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Stocks tumble on disappointing retail sales

January 15, 2009|Martin Zimmerman and Andrea Chang

A dismal report on holiday retail sales and renewed worries about the nation's banking system led to another bout of selling on Wall Street on Wednesday, deepening the stock market's 2009 losses.

The Dow Jones industrial average slid 248.42 points, or 2.9%, to 8,200.14 after the Commerce Department said December sales fell 2.7% from November. That was twice as much as analysts had predicted and provided little hope that consumer spending, which accounts for about two-thirds of U.S. economic activity, was poised for a rebound.

"Consumers are in deep hibernation, and there is no sign that they will wake up this spring or that the retail outlook will pick up any time soon," said Britt Beemer, chairman of America's Research Group, which tracks consumer behavior.

Anxiety about job security and the housing meltdown has been a self-fulfilling prophecy, hurting the labor and real estate markets while driving down consumer confidence, said Brent Schoenbaum, a retail partner at accounting firm Deloitte & Touche in Los Angeles. The Labor Department said Friday that the U.S. unemployment rate jumped to 7.2%.

"It's just bad news after bad news," Schoenbaum said. "Something significant needs to trigger a turn to more optimistic views before consumers will begin to spend more freely."

An index of 35 retail stocks slid 4.2%, with every member finishing in the red. Among the losers were J.C. Penney, whose shares fell 7%; Wal-Mart Stores, off 1.1%; and Abercrombie & Fitch, down 6.1%.

Adding to the gloom was news Wednesday that Fresno-based retailer Gottschalks was filing for Chapter 11 bankruptcy protection. The company's stock plunged 30 cents a share to 15 cents. The shares were trading above $3 a share in late 2007.

Meanwhile, fresh worries about the banking system battered financial stocks. A key index of 24 bank stocks was down more than 6%, falling below its Nov. 20 low.

The banks were led lower by Citigroup, which could shrink dramatically under its reported plans to cede control of its Smith Barney retail brokerage unit and possibly shed its consumer finance units. Citigroup's stock plummeted 22%.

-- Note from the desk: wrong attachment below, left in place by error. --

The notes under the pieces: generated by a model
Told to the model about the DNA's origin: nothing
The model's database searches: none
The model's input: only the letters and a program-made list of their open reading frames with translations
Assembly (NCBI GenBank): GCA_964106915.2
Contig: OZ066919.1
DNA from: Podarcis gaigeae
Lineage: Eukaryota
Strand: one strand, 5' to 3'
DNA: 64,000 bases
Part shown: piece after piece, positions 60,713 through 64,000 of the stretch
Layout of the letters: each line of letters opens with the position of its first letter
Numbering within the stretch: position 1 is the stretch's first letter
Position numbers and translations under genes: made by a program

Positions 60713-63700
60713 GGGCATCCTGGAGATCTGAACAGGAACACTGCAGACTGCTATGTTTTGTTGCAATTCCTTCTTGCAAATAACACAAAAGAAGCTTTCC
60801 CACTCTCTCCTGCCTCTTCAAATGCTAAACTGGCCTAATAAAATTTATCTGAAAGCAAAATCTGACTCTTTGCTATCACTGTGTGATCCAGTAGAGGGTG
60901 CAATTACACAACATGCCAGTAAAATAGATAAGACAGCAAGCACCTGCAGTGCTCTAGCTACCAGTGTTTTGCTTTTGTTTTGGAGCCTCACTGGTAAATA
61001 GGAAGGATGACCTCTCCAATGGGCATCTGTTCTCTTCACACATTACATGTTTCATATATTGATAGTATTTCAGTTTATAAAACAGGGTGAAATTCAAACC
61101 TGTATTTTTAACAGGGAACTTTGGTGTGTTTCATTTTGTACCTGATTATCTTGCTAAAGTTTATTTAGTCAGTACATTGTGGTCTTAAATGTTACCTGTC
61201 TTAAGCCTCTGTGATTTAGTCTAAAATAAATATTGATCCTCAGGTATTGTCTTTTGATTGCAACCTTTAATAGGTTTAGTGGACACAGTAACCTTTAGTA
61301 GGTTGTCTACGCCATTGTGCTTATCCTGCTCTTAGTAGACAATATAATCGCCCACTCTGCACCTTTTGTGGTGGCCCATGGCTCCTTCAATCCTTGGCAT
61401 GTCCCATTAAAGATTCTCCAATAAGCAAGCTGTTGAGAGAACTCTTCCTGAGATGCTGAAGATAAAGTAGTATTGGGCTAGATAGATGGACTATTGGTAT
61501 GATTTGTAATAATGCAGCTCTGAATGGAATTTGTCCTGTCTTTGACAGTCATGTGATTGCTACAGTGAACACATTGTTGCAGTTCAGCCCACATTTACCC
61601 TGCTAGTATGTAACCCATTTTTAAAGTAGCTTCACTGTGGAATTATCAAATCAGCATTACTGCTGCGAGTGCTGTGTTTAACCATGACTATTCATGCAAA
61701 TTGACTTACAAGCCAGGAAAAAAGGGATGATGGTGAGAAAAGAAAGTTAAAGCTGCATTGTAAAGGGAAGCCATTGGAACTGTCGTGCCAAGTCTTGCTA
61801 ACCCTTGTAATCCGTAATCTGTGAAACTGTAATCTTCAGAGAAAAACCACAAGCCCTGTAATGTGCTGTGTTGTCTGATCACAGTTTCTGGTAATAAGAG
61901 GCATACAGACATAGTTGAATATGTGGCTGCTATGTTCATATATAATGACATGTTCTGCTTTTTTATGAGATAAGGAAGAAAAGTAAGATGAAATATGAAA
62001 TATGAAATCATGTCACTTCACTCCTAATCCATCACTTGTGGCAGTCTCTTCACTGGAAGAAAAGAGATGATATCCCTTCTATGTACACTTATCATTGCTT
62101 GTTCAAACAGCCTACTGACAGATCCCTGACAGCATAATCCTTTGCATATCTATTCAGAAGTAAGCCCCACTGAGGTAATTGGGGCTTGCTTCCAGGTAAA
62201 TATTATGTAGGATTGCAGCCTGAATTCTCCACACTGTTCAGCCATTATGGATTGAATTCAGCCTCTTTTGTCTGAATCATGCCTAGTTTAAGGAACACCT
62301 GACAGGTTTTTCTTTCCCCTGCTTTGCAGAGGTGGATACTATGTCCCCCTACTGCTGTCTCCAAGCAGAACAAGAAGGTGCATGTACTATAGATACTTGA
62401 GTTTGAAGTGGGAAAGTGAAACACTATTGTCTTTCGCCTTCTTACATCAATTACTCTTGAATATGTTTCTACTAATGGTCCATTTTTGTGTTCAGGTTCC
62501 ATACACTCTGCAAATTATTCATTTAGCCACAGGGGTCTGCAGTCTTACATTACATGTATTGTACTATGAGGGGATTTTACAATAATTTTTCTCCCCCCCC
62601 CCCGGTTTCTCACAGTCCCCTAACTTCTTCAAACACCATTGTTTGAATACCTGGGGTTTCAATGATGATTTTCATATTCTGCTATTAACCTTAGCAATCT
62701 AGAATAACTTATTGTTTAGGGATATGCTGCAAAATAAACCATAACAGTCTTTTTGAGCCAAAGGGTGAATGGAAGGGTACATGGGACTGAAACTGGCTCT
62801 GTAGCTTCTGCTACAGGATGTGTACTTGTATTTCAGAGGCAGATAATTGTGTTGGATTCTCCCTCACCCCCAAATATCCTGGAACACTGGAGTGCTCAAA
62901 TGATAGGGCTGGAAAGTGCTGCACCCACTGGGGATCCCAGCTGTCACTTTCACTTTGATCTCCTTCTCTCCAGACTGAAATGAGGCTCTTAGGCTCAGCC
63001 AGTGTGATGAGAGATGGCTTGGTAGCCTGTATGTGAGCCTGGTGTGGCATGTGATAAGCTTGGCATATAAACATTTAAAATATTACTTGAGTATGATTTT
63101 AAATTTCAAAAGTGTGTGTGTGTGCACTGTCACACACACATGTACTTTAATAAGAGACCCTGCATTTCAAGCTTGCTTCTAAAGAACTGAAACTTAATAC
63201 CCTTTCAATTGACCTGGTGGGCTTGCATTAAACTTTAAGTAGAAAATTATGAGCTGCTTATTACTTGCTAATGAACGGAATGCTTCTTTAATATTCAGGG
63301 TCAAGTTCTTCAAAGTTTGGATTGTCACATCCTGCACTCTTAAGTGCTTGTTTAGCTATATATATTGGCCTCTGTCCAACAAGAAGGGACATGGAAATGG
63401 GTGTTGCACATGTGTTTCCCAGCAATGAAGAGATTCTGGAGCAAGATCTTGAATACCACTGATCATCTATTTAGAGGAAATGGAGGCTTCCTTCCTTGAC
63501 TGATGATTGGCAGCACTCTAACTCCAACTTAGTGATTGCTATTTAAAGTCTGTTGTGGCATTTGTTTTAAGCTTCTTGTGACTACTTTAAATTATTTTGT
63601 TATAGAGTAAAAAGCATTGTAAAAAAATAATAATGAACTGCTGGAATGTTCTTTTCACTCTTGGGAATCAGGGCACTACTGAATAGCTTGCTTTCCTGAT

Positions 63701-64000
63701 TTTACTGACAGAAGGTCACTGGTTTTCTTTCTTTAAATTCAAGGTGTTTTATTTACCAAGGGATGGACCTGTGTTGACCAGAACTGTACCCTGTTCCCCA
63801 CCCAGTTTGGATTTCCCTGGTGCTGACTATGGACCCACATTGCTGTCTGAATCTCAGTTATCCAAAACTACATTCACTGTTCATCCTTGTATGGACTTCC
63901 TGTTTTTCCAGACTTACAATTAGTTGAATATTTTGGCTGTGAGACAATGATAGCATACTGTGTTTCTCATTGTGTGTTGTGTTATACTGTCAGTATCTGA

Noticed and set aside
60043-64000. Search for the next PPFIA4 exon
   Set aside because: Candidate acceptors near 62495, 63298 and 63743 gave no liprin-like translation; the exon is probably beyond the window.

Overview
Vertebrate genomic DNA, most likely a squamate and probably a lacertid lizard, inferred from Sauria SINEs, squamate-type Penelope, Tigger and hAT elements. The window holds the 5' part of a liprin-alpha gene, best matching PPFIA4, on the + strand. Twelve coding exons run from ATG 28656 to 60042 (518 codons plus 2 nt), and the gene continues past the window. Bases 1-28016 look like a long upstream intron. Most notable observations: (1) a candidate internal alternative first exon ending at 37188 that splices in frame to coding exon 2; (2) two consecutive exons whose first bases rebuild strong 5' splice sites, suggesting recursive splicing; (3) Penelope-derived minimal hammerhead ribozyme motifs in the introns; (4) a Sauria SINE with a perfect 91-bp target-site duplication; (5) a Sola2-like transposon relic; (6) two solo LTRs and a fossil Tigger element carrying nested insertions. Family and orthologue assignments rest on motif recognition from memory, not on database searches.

Predictions by analysts that San Francisco-based Wells Fargo and HSBC, Britain's largest bank, may have to raise capital and cut their dividends added to the downbeat mood. Wells Fargo stock slid 5.2%.

Investors are concerned that more government help may be needed to prop up the banks, which have been battered by the recession, falling home prices and tight credit markets. Federal Reserve Chairman Ben S. Bernanke said Tuesday that more capital injections might be necessary to stabilize the financial markets and spur more lending.

After the market closed Wednesday, the Wall Street Journal reported that Bank of America might need billions more in federal aid to complete its purchase of brokerage firm Merrill Lynch -- a deal that was a key component of the government's bailout of the financial industry last fall.

The fact that the incoming Obama administration is running into congressional opposition to its economic stimulus package isn't helping to calm Wall Street's nerves. Nor are the potential troubles surrounding the confirmation of Timothy F. Geithner as Obama's Treasury secretary, which could force the new president to assume office with that crucial post vacant, according to a report by Donald Luskin, chief investment officer of Trend Macrolytics in Menlo Park, Calif.

Wall Street will get its first look at the financial sector's fourth-quarter performance today when JPMorgan Chase reports earnings nearly a week ahead of schedule. Worries about other fourth-quarter earnings reports, which will deluge investors over the next few weeks, are also weighing on stocks.

In other news after the closing bell Wednesday, Apple Chief Executive Steve Jobs said he would take a medical leave from the company after learning that his "health-related issues are more complex" than first believed. Apple shares fell 8% in after-hours trading.

At one point Wednesday, the Dow was down more than 300 points, which would have been its biggest one-day drop since Dec. 1. Other major stock gauges also finished the day down sharply, with the Standard & Poor's 500 index losing 3.4% to 842.62 and the tech-heavy Nasdaq composite down 3.7% to 1,489.64.

Although trading volume was moderate, losers swamped winners by more than 8 to 1 on the New York Stock Exchange.

All 30 Dow stocks were down for the day, and 480 members of the S&P 500 lost ground.

In part, Wednesday's slide, which pushed the Dow to a 6.6% loss for the new year, was a reaction to a rally of about 20% since late November, which itself followed the market's blistering fall sell-off, said Nick Sargen, chief investment officer at Fort Washington Investment Advisors in Cincinnati.

"After the November lows, we went up too far, too fast, and we were ripe for a pullback," Sargen said.


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